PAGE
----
According to Microsoft support web site the Rank function is being replaced by Rank.avg and Rank.eq. Sorry I cannot paste the link since I am using my Kindle e-reader. They claim there is better accuracy with the new ones.

#### joeu2004

##### Well-known Member
I have faced literally the same problem [....] if there is the other way I can get correct result I will use it... Still, I'd be wondering about this problem
It is a common issue with 64-bit binary floating-point, which is how Excel represents numbers in memory. In a nutshell, most decimal fractions cannot be represented exactly. And the approximation of a particular decimal fraction varies depending on the magnitude of the number.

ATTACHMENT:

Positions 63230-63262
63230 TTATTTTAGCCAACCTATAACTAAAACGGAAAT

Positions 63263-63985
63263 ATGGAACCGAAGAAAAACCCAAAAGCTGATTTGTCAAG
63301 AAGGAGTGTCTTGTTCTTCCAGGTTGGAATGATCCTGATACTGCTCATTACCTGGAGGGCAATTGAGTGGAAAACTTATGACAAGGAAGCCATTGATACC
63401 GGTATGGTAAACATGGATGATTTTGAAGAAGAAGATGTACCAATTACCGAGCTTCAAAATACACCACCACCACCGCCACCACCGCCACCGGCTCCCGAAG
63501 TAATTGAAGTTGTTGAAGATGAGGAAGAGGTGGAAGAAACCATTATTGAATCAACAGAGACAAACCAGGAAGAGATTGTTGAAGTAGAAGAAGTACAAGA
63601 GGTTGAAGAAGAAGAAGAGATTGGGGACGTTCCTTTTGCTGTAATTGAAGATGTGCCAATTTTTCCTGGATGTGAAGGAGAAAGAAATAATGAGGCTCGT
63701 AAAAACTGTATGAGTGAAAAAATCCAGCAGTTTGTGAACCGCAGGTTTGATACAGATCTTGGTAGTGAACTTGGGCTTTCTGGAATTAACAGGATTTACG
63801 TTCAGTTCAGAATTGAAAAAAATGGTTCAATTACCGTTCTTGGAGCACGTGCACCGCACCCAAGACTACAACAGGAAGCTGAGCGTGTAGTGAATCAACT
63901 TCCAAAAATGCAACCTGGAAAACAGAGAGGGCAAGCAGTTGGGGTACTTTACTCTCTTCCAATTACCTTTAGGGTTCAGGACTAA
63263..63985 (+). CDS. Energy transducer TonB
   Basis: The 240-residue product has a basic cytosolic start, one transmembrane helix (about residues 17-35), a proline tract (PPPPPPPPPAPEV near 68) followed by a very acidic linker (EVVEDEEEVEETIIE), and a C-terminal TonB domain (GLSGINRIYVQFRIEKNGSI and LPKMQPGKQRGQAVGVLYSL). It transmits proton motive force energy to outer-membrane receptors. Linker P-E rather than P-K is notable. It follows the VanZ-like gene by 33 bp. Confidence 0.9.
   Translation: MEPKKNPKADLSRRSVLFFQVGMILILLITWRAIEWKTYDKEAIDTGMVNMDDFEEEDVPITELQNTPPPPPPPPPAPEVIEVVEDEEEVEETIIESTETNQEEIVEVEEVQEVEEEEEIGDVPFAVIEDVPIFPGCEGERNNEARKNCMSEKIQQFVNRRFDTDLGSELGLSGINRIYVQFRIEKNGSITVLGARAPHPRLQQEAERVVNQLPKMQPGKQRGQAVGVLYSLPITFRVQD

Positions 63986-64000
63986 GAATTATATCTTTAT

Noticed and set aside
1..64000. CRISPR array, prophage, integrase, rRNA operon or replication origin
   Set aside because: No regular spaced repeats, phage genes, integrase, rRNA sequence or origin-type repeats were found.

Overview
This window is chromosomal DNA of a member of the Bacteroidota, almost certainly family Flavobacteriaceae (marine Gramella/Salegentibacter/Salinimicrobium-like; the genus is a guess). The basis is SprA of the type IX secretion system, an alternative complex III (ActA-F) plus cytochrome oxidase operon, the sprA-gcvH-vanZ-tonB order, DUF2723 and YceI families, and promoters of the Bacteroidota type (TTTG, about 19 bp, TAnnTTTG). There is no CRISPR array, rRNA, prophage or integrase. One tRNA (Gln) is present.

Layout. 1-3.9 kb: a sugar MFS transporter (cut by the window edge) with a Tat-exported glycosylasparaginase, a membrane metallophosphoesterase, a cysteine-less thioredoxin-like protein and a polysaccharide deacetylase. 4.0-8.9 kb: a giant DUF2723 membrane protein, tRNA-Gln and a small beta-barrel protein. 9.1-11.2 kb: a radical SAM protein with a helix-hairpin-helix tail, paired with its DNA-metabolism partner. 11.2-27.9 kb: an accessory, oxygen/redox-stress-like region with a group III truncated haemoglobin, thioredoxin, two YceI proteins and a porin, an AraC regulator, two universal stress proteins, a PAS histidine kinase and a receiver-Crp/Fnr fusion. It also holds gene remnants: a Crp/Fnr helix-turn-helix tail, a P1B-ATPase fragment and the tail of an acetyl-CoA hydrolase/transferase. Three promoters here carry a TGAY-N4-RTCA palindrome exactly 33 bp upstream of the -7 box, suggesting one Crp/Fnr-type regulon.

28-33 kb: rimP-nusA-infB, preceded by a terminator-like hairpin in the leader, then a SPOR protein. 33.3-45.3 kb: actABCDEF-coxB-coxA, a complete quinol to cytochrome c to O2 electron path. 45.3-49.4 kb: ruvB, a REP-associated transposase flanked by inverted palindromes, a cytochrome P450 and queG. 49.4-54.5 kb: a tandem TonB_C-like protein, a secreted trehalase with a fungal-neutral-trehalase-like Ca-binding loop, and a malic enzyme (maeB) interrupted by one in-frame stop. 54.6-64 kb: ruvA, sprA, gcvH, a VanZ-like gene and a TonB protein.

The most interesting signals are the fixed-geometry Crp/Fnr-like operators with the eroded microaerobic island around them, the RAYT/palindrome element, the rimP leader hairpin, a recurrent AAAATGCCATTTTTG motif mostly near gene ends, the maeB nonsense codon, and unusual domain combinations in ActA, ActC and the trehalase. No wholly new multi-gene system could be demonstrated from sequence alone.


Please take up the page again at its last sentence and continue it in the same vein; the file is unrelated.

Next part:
IMHO, the best solution is: whenever you calculate a value that you expect to be accurate to some number of decimal places, explicitly round the calculation to that number of decimal places. (Not to an arbitrary number of decimal place like 10, as some people suggest.)

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I cannot read your screen image. And for this problem, a screen image is almost useless without the underlying formulas and other referenced values.

IMHO, it is better to upload an Excel file (redacted) that demonstrates the problem to a file-sharing website, and post the download URL in a response here. Some participants object, because they cannot or will not download files. But often, the devil is in details that we cannot see, regardless of the cell format. The problem in the original posting is a good example.